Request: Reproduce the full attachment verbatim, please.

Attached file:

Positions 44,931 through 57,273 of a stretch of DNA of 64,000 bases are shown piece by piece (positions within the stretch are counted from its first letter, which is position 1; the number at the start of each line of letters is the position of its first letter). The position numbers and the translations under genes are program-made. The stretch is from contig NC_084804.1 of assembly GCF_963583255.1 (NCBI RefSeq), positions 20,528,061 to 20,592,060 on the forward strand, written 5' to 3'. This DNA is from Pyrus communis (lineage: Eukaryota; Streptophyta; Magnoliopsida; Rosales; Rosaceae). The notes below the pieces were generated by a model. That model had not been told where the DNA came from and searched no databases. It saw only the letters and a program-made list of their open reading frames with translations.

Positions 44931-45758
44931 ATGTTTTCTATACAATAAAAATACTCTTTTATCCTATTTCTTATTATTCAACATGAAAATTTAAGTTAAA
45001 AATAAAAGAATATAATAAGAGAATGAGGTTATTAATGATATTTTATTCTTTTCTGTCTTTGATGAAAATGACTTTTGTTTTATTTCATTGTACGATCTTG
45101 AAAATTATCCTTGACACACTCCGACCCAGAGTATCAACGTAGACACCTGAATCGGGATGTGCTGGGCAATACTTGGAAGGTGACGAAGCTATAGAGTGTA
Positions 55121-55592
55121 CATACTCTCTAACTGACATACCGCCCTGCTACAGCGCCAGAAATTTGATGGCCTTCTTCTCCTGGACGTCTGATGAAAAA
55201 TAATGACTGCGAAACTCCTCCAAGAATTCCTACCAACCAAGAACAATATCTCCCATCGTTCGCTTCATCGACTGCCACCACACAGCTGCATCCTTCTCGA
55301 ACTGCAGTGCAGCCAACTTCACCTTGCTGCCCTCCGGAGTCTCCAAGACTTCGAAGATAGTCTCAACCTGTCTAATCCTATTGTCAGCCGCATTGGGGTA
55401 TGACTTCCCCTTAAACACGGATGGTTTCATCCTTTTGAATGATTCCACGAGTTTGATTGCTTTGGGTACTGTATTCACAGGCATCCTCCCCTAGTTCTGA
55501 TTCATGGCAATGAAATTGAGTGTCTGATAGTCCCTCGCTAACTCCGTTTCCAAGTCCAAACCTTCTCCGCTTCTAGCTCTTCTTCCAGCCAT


Positions 44,931 through 57,273 of a stretch of DNA of 64,000 bases are shown piece by piece (positions within the stretch are counted from its first letter, which is position 1; the number at the start of each line of letters is the position of its first letter). The position numbers and the translations under genes are program-made. The stretch is from contig NC_084804.1 of assembly GCF_963583255.1 (NCBI RefSeq), positions 20,528,061 to 20,592,060 on the forward strand, written 5' to 3'. This DNA is from Pyrus communis (lineage: Eukaryota; Streptophyta; Magnoliopsida; Rosales; Rosaceae). The notes below the pieces were generated by a model. That model had not been told where the DNA came from and searched no databases. It saw only the letters and a program-made list of their open reading frames with translations.

Positions 44931-45758
44931 ATGTTTTCTATACAATAAAAATACTCTTTTATCCTATTTCTTATTATTCAACATGAAAATTTAAGTTAAA
45001 AATAAAAGAATATAATAAGAGAATGAGGTTATTAATGATATTTTATTCTTTTCTGTCTTTGATGAAAATGACTTTTGTTTTATTTCATTGTACGATCTTG
45101 AAAATTATCCTTGACACACTCCGACCCAGAGTATCAACGTAGACACCTGAATCGGGATGTGCTGGGCAATACTTGGAAGGTGACGAAGCTATAGAGTGTA
Positions 55121-55592
55121 CATACTCTCTAACTGACATACCGCCCTGCTACAGCGCCAGAAATTTGATGGCCTTCTTCTCCTGGACGTCTGATGAAAAA
55201 TAATGACTGCGAAACTCCTCCAAGAATTCCTACCAACCAAGAACAATATCTCCCATCGTTCGCTTCATCGACTGCCACCACACAGCTGCATCCTTCTCGA
55301 ACTGCAGTGCAGCCAACTTCACCTTGCTGCCCTCCGGAGTCTCCAAGACTTCGAAGATAGTCTCAACCTGTCTAATCCTATTGTCAGCCGCATTGGGGTA
55401 TGACTTCCCCTTAAACACGGATGGTTTCATCCTTTTGAATGATTCCACGAGTTTGATTGCTTTGGGTACTGTATTCACAGGCATCCTCCCCTAGTTCTGA
55501 TTCATGGCAATGAAATTGAGTGTCTGATAGTCCCTCGCTAACTCCGTTTCCAAGTCCAAACCTTCTCCGCTTCTAGCTCTTCTTCCAGCCAT